Explore beyond the basics with these beautiful guitar chord types. Make your music sound richer and more dynamic, and try something new today.
The First Chords Guitar Beginners Learn
As we learn guitar, we often start with open chords and barre chords. These are the most common chord shapes that we learn as beginners.
Open chords are simply chord shapes that use one or more open strings. Barre chords, on the other hand, are chord shapes that involve fretting multiple strings with one finger. Open chords are generally easier to play, but barre chords can be used to play a wider range of chord shapes.
However, the two shapes I just described are not the types of chords we will be discussing. Instead, what we’ll cover are chord qualities.
The Notes of a Chord
When we talk about chord qualities, we’re referring to the number of notes that make up a chord.
A chord can be made up of 2 notes, 3 notes, or 4 notes. The most common chord quality that we see is the triad.
- Two-note chord: A dyad is a two-note chord. Power chords are the most common type of dyad. It is simply the root note and the fifth.
- Three-note chord: The three-note chords we call triads are the most commonly used type of chord in music. The root note, third, and fifth intervals form a triad.
- Four-note chord: A chord can also be made up of 4 notes called a tetrad. The root note, third, fifth, and seventh intervals make up a chord of this type. These are less common, but we do see them from time to time. The fourth note added to a triad is called the seventh. Seventh chords are the most common type of four-note chord.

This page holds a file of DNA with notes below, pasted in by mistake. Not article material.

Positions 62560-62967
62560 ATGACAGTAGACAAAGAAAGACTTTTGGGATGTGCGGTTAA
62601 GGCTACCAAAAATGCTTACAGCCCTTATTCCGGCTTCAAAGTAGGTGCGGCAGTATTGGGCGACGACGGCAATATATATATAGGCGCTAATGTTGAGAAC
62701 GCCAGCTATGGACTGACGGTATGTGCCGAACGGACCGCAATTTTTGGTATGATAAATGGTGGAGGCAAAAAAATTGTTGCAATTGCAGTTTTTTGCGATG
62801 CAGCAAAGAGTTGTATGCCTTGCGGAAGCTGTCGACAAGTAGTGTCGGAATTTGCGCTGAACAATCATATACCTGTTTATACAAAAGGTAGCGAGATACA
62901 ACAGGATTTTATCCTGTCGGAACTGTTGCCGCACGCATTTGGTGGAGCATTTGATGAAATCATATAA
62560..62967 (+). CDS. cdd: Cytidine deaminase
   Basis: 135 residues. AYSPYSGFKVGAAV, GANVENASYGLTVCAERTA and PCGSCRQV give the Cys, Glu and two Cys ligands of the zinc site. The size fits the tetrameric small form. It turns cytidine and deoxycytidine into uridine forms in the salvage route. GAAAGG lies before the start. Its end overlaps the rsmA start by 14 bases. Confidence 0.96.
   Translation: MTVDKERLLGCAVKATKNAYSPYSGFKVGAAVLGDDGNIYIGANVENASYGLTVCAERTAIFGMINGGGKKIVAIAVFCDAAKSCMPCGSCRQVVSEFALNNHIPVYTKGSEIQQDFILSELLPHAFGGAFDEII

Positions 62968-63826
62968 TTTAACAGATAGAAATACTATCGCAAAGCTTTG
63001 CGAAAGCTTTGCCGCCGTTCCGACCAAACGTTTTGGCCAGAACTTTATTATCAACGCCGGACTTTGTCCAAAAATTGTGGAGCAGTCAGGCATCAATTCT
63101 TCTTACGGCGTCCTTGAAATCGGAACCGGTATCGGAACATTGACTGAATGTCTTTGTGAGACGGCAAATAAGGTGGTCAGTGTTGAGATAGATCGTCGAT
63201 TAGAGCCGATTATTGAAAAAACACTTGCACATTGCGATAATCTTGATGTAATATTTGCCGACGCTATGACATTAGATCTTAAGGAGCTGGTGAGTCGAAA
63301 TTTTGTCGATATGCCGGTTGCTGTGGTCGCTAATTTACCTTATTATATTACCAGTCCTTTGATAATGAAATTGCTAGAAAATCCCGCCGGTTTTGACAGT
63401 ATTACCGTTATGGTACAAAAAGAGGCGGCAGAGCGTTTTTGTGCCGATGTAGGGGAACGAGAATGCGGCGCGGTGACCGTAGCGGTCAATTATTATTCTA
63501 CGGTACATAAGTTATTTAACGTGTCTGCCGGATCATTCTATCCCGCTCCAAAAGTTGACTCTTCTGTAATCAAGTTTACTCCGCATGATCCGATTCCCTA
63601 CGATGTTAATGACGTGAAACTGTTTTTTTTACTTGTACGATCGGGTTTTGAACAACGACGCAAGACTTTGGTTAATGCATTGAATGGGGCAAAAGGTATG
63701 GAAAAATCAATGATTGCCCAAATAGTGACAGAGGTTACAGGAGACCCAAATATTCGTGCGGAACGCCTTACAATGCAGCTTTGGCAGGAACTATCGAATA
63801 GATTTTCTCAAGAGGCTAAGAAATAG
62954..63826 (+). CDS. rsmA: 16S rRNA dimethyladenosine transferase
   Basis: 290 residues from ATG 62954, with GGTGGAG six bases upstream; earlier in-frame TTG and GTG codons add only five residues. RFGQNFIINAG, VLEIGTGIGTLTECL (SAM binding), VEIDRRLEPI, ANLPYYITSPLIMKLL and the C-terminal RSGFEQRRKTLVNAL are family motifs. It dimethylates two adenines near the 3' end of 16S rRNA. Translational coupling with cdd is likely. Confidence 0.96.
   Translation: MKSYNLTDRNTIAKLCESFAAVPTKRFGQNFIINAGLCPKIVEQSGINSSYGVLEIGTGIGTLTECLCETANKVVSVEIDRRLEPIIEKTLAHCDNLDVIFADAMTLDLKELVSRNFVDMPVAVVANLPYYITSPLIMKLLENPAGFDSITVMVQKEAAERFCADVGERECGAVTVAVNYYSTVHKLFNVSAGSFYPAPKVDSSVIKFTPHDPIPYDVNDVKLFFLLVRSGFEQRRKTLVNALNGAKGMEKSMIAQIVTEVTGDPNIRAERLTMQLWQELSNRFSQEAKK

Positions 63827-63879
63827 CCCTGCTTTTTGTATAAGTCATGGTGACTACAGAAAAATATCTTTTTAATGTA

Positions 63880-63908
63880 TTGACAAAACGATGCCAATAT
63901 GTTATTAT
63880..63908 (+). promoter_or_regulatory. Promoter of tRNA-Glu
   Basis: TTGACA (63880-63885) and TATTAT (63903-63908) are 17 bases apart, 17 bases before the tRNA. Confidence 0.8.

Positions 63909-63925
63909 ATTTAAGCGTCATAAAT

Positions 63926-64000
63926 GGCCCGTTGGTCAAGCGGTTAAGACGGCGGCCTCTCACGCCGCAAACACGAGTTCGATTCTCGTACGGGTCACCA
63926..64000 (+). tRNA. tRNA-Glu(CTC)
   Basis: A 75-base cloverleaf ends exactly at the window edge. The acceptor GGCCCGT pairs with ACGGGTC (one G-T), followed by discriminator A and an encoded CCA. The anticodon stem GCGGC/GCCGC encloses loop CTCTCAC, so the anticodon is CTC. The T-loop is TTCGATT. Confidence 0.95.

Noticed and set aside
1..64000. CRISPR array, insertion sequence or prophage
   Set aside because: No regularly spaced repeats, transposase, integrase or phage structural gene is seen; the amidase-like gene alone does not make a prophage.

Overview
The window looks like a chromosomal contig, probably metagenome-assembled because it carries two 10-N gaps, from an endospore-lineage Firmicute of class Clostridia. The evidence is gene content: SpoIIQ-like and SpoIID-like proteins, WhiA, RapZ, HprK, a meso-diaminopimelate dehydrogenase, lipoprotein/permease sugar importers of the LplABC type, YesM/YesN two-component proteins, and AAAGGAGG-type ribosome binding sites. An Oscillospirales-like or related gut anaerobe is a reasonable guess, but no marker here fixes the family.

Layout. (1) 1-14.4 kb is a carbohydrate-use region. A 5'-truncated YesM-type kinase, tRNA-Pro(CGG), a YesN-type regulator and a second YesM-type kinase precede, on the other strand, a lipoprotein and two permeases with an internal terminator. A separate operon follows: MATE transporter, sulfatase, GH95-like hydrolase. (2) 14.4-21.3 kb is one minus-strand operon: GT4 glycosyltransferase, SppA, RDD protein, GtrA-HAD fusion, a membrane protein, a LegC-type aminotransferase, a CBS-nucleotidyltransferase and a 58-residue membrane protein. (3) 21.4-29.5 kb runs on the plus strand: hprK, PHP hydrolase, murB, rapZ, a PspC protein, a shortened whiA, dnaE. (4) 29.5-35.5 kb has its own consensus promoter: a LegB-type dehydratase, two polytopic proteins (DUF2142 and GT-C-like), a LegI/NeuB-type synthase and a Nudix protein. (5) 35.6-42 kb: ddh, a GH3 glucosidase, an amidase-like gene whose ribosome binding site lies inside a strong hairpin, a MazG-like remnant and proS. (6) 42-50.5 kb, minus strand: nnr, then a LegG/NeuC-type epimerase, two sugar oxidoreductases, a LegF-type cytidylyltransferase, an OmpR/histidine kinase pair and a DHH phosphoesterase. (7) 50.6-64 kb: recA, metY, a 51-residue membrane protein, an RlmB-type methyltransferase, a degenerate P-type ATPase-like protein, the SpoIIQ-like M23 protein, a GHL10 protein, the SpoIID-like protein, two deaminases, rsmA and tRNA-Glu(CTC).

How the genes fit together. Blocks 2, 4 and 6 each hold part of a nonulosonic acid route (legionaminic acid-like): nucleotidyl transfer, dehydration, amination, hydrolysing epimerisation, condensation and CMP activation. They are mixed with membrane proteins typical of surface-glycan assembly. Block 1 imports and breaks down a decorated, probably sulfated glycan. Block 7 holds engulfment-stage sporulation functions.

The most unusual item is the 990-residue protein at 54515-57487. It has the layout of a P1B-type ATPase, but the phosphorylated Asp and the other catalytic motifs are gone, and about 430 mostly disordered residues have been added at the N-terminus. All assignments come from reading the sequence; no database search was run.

Triads: 4 Basic Chord Types
In order to explore other chord types, it’s important to learn about different three-note chords. Learning these chords will provide a foundation for other, more difficult chords and lay the groundwork for playing them.
A triad includes four basic types of chords: major, minor, augmented, and diminished. There are many other chord types out there, but these four will get you started.
- Major chord: A major chord is made up of the root note, the third, and the fifth. Major chords tend to sound bright and cheerful.
- Minor chord: A minor chord is made up of the root note, the flat third, and the fifth. Minor chords tend to sound sad and mellow.
- Diminished chord: A diminished chord is made up of the root note, the flat third, and the flat fifth. Diminished chords usually sound like they’re building up to something, creating a sense of tension and suspense.
- Augmented chord: An augmented chord is made up of the root note, the third, and the sharp fifth. The unusual sound of augmented chords creates a sense of unease in whoever hears it.
|Chord Type||Chord Formula||C Major|
|Major||1 3 5||C E G|
|Minor||1 b3 5||C Eb G|
|Diminished||1 b3 b5||C Eb Gb|
|Augmented||1 3 5#||C E G#|
Major and minor chords are by far the most common chord types that we see. You’ll find them in almost every song that you hear.
Diminished and augmented chords are not used as often, but they do have their place in music. These chords can add color to a song and help to create different moods. The diminished chord is not one to be ignored as it’s an essential part of the family of chords to create a well-rounded chord progression.
Basic Chord Construction